Olivia Colman Dakota Johnson Peter Skarsgaard Jessie Buckley
We meet Leda (Colman) as she is arriving in a small coastal town in southern Italy for a vacation. We find out later that her two daughters have gone to live with their father, and as a writer and English professor, she is looking forward to some quiet time to write. But she does not anticipate getting involved with other people on holiday and her own festering conflicts long unresolved.
On the noisy beach, Leda begins to observe families. Although a number of people approach her with friendliness—Will (Mescal) the resort attendant, Lyle (Harris), and various others—she responds warmly but seems to keep them at a distance. She becomes intrigued in observing a mother (Nina, played by Johnson) and her daughter Bianca, being reminded of her own ambivalence in mothering her children. And Bianca seems to be annoying to Leda at first, but when the child goes missing, it is Leda who finds her and returns her to her parents.
There are many flashbacks to Leda’s younger years when she was married and a young mother. A proven actress Jessie Buckley captures the personality of the younger Leda, and we see her in sometimes playful and always creative, sometimes trying, interludes where her ambivalence about the responsibilities of motherhood is obvious. But these seemingly trifling moments become significant factors later on when she acts on her impulses to develop a relationship with a Professor Hardy (Skarsgaard) who praises her work in glowing terms.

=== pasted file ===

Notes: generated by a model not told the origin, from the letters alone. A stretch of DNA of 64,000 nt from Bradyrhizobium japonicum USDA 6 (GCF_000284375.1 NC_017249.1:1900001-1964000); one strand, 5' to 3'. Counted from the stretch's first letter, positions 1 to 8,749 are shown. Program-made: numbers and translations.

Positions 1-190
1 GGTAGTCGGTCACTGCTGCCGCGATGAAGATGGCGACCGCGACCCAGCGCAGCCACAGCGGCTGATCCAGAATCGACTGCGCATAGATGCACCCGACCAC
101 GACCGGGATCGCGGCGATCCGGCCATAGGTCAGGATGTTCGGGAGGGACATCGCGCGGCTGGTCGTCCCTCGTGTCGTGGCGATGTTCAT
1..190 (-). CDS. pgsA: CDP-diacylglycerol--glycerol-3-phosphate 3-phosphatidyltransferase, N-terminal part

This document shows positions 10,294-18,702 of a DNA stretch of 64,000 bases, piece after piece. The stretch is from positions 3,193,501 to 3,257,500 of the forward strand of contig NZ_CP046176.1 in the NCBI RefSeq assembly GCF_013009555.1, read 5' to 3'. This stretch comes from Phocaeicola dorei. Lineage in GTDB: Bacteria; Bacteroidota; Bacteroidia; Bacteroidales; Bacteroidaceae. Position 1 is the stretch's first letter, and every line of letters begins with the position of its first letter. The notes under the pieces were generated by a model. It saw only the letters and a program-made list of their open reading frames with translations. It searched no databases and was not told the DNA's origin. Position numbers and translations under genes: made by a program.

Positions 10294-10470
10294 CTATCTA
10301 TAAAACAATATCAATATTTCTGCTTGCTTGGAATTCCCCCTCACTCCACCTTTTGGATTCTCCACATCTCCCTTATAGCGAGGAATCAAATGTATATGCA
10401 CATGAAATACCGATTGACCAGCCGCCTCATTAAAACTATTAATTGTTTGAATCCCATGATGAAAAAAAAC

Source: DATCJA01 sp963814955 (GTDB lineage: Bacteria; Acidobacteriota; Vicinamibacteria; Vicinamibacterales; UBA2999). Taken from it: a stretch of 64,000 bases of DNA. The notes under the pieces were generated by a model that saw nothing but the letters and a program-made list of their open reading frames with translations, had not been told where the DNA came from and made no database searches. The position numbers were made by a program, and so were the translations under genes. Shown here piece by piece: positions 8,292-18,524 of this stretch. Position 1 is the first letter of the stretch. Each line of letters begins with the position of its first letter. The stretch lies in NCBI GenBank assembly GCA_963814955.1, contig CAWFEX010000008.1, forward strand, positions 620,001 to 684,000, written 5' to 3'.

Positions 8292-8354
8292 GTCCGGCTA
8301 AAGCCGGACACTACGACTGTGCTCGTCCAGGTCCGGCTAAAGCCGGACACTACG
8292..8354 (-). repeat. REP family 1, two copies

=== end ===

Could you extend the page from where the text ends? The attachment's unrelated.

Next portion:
This is Maggie Gyllenhaal’s debut in directing a feature film, and she is likely to receive commendations for her work. The story line is finely modulated, the cast well chosen, and the subject of the film in terms of women managing family and career is topical. But the emphasis on the ambivalence of motherhood is rather unusual in films, especially one done with a sympathetic attitude. As we come to know Leda and develop some understanding of why she does what she does, her actions become more understandable.
The pairing of the younger Leda actress Jessie Buckley with the older Leda, Olivia Colman, is one of the strong points of the film. Buckley shows herself able to be paired with the experienced and renowned actress Colman. Also, the film touches on many issues affecting women—and specifically actresses—today.
A slightly disturbing take on an outwardly successful woman’s past and present experiences that may or may not make her understandable in today’s light.
Grade: B By Donna R. Copeland